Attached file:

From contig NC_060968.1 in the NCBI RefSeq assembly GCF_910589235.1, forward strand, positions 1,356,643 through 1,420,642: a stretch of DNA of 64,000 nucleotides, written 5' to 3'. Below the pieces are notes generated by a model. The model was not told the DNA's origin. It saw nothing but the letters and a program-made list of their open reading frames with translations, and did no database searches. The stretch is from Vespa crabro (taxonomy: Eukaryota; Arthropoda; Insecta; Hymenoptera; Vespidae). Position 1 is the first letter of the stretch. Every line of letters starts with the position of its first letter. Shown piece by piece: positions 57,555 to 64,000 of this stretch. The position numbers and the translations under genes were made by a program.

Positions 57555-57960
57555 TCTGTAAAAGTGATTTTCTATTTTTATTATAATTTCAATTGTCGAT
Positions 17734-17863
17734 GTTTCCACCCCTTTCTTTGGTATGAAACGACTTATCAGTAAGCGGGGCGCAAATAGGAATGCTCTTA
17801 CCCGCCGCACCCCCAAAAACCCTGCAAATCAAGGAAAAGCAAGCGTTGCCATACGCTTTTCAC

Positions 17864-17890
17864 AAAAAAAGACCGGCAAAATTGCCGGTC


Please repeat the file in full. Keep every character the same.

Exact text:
From contig NC_060968.1 in the NCBI RefSeq assembly GCF_910589235.1, forward strand, positions 1,356,643 through 1,420,642: a stretch of DNA of 64,000 nucleotides, written 5' to 3'. Below the pieces are notes generated by a model. The model was not told the DNA's origin. It saw nothing but the letters and a program-made list of their open reading frames with translations, and did no database searches. The stretch is from Vespa crabro (taxonomy: Eukaryota; Arthropoda; Insecta; Hymenoptera; Vespidae). Position 1 is the first letter of the stretch. Every line of letters starts with the position of its first letter. Shown piece by piece: positions 57,555 to 64,000 of this stretch. The position numbers and the translations under genes were made by a program.

Positions 57555-57960
57555 TCTGTAAAAGTGATTTTCTATTTTTATTATAATTTCAATTGTCGAT
Positions 17734-17863
17734 GTTTCCACCCCTTTCTTTGGTATGAAACGACTTATCAGTAAGCGGGGCGCAAATAGGAATGCTCTTA
17801 CCCGCCGCACCCCCAAAAACCCTGCAAATCAAGGAAAAGCAAGCGTTGCCATACGCTTTTCAC

Positions 17864-17890
17864 AAAAAAAGACCGGCAAAATTGCCGGTC